The Mountain


Standing at 14,411 feet above sea level, Mount Rainier (or “the Mountain” as it’s lovingly called in the Pacific Northwest) attracts climbers from all over the world. It’s the highest peak in the Cascade Range, the highest in Washington, and a measuring stick for any aspiring northwestern climber.


Rainier was first climbed in 1870 by Hazard Stevens and P.B. Van Trump, and mountaineering remains a rich part of the Mount Rainier National Park experience. Approximately 10,000 people attempt the mountain each year. The success rate for a summit climb is around 50 percent, and the most common reasons for failure are exhaustion or inclement weather.


Climbers hoping to stand on Rainier’s highest point – Columbia Crest – need to be physically fit, skilled in glacier travel and crevasse rescue, and prepared for winter conditions … any time of year.


To Climb the Mountain


Twenty-six named glaciers surround Rainier’s flanks; there is no trivial route to the summit. An automotive visitor may drive within 8,000 feet of the summit. A hiker can’t do much better, because maintained trails end with 7,000 feet to go. Only mountaineers with the necessary skills, gear, and focus are properly equipped to explore her upper reaches.


The majority of first-time climbers select one of two routes. On the south side, the Disappointment Cleaver attracts approximately 90 percent of the mountain’s ascents. Most of the remaining 10 percent choose the much wilder, but not overly technical (from a mountaineering standpoint), Emmons/Winthrop Glacier route beginning on the mountain’s northeast side.


A climbing permit is required for all ascents above 10,000 feet or onto any glacier. Climbing permits cost $43 per person (25 years and older) or $30 per person (24 years and younger). They must be purchased in person at a ranger station during the primary climbing season from May to October; a valid photo ID is required.


Two Main Routes to the Top


Disappointment Cleaver Route


The climb begins at the Paradise Visitor Center and ascends through alpine meadows to the Muir Snowfield.


From there a gradual ascent through open snowfields with great views of the Nisqually Glacier and upper mountain leads to Camp Muir at 10,800 feet. Most climbers spend a night acclimatizing here before an early morning (typically 1 a.m.-2 a.m.) alpine attempt on the summit the next day.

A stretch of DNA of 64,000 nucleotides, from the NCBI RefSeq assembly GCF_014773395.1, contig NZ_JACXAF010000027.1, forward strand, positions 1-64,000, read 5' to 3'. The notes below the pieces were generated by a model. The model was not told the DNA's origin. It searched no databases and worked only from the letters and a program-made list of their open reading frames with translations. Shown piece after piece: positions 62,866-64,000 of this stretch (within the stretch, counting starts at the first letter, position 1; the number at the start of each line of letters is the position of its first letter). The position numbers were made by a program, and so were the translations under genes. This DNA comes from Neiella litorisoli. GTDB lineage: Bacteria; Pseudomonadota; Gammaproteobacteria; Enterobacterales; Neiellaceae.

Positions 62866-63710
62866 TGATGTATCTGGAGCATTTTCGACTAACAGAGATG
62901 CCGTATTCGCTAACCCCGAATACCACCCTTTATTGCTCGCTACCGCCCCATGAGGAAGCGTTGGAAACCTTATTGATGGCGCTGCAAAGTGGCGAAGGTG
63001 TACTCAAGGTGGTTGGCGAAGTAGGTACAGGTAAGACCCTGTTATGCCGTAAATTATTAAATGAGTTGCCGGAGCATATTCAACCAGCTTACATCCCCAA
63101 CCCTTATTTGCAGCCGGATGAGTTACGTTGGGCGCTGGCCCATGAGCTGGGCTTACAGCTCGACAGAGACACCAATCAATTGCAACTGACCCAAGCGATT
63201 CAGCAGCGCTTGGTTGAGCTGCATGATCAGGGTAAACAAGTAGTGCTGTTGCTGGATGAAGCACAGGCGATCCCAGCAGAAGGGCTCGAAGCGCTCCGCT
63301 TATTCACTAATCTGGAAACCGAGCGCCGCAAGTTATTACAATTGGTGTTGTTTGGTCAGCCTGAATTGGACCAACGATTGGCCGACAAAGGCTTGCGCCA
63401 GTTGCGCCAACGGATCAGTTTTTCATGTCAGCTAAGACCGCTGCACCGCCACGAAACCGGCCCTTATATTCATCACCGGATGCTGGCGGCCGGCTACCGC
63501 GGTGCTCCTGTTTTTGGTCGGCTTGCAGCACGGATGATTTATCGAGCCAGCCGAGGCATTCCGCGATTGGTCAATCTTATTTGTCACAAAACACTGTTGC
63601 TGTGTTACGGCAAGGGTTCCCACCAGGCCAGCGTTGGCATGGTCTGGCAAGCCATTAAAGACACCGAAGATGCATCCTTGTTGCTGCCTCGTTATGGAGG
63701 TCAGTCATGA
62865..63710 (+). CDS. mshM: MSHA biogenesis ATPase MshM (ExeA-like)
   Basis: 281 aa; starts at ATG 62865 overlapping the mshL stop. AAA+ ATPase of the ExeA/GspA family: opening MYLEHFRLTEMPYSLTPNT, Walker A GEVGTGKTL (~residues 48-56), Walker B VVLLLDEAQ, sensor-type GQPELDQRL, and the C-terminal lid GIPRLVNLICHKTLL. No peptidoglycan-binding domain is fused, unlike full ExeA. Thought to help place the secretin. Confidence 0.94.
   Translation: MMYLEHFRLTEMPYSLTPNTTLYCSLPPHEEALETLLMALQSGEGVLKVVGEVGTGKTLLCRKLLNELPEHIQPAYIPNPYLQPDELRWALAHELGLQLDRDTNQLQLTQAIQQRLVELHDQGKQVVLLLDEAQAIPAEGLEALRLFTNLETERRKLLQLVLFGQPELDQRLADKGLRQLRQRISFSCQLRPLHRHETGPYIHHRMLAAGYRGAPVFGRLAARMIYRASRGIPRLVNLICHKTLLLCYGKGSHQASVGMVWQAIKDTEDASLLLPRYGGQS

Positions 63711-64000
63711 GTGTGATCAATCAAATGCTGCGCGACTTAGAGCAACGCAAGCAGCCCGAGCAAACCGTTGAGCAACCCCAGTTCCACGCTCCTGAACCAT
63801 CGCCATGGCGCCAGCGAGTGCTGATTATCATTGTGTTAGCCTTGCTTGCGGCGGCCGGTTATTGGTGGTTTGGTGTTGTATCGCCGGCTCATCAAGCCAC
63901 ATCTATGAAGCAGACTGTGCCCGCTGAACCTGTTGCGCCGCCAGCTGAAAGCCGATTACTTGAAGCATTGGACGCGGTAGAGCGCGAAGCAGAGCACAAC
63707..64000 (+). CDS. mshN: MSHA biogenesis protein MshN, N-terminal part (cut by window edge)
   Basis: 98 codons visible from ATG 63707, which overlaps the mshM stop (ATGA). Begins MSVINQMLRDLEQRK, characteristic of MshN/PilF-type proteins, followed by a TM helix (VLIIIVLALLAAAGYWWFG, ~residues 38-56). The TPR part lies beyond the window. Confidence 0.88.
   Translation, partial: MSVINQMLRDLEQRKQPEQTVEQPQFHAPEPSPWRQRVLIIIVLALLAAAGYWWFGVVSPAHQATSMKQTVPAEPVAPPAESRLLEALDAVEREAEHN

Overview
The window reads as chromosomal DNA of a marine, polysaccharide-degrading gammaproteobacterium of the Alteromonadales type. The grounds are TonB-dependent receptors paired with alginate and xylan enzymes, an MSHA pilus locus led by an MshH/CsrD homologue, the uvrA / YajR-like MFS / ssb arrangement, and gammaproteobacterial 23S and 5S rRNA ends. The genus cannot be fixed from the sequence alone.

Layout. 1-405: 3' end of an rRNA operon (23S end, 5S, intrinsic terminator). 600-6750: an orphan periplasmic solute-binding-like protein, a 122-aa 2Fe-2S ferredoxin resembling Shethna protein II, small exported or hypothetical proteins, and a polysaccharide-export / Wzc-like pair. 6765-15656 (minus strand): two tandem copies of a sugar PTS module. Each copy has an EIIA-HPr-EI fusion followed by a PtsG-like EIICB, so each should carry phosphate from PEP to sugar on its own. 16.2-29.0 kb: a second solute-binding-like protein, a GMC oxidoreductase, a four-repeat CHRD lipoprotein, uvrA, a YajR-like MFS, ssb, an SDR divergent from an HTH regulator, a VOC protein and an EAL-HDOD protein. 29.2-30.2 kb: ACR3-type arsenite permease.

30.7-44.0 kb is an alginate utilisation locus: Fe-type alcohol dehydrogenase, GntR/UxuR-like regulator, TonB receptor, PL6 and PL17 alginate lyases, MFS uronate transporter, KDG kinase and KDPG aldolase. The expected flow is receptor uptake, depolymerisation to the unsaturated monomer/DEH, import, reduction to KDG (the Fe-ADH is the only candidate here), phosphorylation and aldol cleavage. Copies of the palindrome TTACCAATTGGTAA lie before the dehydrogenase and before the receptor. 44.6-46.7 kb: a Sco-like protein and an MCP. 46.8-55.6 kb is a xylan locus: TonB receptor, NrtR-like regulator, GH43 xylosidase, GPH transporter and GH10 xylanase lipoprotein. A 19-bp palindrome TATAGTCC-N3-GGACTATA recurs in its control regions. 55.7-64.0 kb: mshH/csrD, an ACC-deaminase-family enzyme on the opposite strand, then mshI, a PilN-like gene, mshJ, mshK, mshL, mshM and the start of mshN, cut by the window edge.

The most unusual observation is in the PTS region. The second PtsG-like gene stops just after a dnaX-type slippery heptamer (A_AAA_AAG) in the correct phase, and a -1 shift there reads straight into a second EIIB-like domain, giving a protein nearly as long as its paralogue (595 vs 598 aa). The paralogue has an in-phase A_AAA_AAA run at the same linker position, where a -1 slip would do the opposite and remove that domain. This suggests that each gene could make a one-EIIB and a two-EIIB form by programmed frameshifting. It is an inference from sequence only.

From Camp Muir, the route crosses the Cowlitz Glacier and cuts through Illumination Gap to the Ingraham Flats camp at just over 11,000 feet.


Next, a steep section of snow and rock gains the Disappointment Cleaver proper. Following the spine of rock and snow eventually deposits climbers at the top of the Cleaver at around 12,500 feet.


Above the Cleaver, climbers pick their way through a maze of crevasses until the crater rim is gained at slightly more than 14,000 feet. Most climbers opt to continue on mostly flat terrain through the crater to Columbia Crest (the mountain’s high point) on the north side of the summit.


The Emmons-Winthrop Glacier Route


Starting from the Sunrise entrance to the park, a short drive leads to the Glacier Basin Trailhead where the adventure begins.


A gentle 3.5-mile hike takes climbers through the Glacier Basin campground. From here, a climbers’ trail continues uphill to the White River headwaters below the Inter Glacier.


A direct ascent of the Inter Glacier, being careful to avoid rockfall and crevasse danger, leads to a saddle called Camp Curtis at 8,500 feet.


Next, climbers descend snow or talus to the Emmons Glacier and then follow the Emmons to Camp Schurman at approximately 9,400 feet.


Like Camp Muir, Schurman is a ranger-staffed high camp on Mount Rainier. From Schurman, the line of least resistance depends greatly on the time of year, snowpack, and any year-to-year changes to crevasse location on the glacier. Typically, a mostly direct ascent of the Emmons Glacier is possible to approximately 13,000 feet, before a traverse to the upper Winthrop Glacier is necessary to gain the saddle between Columbia Crest (the true summit) and Point Success (a secondary summit to the northwest) at 13,600 feet.


From the saddle, a short climb to Columbia Crest gains Washington’s highest point, the summit of Mount Rainier at more than 14,000 feet.


Weather, Route Conditions, and General Questions About Climbing in Mount Rainier National Park


A number of online resources are available:



Winter Climbing


For those interested, winter climbing at Mount Rainier is a popular activity among dedicated souls seeking an added challenge.


Though winter conditions can occur at any time, more consistent winter weather is found from October to April.


Mount Rainier is one of the snowiest locations in the world – for example, Paradise, on the south side, saw 1,122 inches of snow in the winter of 1972/1973.


It goes without saying that storms come in quickly and often – and they’re generally accompanied by high winds and prolonged periods of little to no visibility.


Proper conditioning, attire, and winter mountaineering skills are vital to having a safe winter ascent.



Solo Climbing


Solo climbing on Mount Rainier above the high camps or on any glacier is not permitted without prior approval from the park superintendent. To request permission, a solo climb request form can be downloaded from the park climbing website or requested by sending a letter to: Superintendent, Mount Rainier National Park, 55210 238th Avenue East, Ashford, WA 98304.


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